Willow Creek Community Church founder Bill Hybels made inappropriate choices on the job that led some women to believe they had been wronged, according to a leader who spoke at Wednesday night's service.
Lane Moyer, the new chair of the elder board at the South Barrington megachurch, provided an update as a result of the hiring of a Christian conflict-resolution organization to serve as an independent and neutral third party to speak with women who have made allegations of inappropriate conduct against Hybels.
Moyer said accusations against Hybels date back at least 20 years.
"There's truth Bill made inappropriate choices in how he conducted certain meetings," Moyer said. "There's truth that the women who shared their stories felt very uncomfortable and felt that Bill had wronged them. There is truth that Bill was accountable to the board of elders and we should have done a better job of holding him accountable and placing limitations to protect against some of the behaviors. For all of this, we apologize."
Hybels has been silent since stepping down as senior pastor April 10. His departure came six months before his planned retirement and three weeks after published allegations of unwanted kissing and hugging, suggestive comments and other improper behavior that spanned decades.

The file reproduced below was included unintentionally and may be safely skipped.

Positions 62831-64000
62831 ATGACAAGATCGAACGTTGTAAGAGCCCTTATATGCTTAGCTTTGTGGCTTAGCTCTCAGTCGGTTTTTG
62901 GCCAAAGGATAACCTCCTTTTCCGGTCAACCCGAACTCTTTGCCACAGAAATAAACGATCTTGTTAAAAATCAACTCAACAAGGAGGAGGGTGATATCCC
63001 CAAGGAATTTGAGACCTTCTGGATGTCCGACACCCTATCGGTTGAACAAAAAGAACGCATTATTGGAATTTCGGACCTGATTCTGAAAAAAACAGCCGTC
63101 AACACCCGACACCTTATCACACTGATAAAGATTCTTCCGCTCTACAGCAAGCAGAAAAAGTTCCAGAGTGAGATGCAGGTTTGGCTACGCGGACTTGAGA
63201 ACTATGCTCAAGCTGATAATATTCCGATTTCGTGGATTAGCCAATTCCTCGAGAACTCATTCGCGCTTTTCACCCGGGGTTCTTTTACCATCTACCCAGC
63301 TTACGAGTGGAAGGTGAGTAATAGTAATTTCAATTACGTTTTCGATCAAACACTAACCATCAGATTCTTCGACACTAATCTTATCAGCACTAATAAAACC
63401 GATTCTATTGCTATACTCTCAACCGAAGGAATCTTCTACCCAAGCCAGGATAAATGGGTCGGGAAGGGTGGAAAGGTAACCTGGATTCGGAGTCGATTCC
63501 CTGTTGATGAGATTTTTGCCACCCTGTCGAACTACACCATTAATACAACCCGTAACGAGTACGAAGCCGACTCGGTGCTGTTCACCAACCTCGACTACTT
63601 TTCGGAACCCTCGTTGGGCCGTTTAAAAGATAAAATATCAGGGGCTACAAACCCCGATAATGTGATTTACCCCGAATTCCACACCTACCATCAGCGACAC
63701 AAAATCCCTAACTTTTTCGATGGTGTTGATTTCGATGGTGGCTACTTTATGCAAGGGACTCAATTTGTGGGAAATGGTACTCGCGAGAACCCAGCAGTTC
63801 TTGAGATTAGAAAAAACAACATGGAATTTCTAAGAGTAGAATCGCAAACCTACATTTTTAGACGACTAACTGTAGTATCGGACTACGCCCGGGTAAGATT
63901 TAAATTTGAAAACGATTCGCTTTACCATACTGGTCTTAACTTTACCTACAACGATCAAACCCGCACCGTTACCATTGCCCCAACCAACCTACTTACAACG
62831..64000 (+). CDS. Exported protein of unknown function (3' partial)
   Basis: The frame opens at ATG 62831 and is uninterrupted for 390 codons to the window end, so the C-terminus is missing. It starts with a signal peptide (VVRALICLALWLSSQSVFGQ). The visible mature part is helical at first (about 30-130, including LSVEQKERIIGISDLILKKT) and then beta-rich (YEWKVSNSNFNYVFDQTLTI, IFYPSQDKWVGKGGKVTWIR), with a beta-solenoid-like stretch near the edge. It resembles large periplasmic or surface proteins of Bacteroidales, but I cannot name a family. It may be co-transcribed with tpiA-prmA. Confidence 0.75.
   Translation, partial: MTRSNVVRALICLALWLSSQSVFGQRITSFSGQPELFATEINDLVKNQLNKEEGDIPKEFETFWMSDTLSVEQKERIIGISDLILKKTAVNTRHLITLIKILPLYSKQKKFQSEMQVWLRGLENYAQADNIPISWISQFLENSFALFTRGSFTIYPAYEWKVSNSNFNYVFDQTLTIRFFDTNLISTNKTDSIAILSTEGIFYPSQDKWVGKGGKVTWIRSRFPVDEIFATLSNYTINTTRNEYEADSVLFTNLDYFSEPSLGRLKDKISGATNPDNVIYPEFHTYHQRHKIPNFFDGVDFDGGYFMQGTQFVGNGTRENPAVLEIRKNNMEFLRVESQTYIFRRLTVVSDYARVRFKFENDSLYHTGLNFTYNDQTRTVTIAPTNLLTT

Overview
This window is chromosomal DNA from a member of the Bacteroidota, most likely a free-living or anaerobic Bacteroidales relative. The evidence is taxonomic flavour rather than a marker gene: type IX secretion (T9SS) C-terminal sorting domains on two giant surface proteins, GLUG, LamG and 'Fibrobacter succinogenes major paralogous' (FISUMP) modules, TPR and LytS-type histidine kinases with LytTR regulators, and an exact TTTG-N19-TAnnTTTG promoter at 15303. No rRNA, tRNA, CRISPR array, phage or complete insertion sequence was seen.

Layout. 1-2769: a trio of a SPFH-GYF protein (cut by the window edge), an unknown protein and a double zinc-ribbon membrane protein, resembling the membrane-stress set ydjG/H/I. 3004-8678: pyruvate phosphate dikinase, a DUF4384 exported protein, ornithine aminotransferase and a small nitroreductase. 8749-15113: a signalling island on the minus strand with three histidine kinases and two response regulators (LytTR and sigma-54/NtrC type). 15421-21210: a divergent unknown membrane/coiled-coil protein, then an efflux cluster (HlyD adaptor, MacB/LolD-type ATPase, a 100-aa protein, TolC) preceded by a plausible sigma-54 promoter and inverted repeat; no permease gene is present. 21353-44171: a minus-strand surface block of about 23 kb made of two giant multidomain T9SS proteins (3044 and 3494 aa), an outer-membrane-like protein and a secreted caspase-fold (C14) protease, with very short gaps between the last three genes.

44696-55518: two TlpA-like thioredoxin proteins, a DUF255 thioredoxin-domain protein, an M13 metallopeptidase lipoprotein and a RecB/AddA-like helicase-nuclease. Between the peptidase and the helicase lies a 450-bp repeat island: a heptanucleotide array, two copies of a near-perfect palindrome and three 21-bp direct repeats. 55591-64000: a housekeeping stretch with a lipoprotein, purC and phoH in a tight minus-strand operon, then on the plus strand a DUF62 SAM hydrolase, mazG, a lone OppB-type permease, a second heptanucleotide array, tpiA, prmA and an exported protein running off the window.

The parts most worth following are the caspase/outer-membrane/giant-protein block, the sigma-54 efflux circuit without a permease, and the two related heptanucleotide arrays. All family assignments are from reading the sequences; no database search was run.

Moyer declined to elaborate after speaking to the crowd.
During the service, Moyer said the elder board is working on a new policy that will provide "guardrails" for Willow Creek's lead pastor and lead teaching pastor so there is accountability for interactions with the opposite sex "that are godly, respectful and consistent with ethical principles." Heather Larson serves as lead pastor, and Steve Carter is lead teaching pastor.
"This policy will also establish clear expectations for maintaining a healthy spiritual and relational balance," he added. "The elders will receive regular reporting on how these values are being upheld."
Willow Creek plans to have an outside, third-party system for reporting concerns about the top two pastors, with notifications going directly to the elders.
In providing an update on Hybels, Moyer said the retired senior pastor wrote a letter to church officials stating his family deeply appreciates prayers that have been offered for them. Hybels also wants to learn everything that God wants to teach him during his season of reflection that will not be rushed, according to Moyer.
Moyer apologized for the elder board's initial response to the claims against Hybels.
"As we stated previously, we are deeply regretful and sorry that our initial tone was one of defensiveness," he said, "and that it cast the women in an unfair and negative light. We are also very sorry that, as stated, that these were all lies. Any sweeping statement in a situation like this is inaccurate."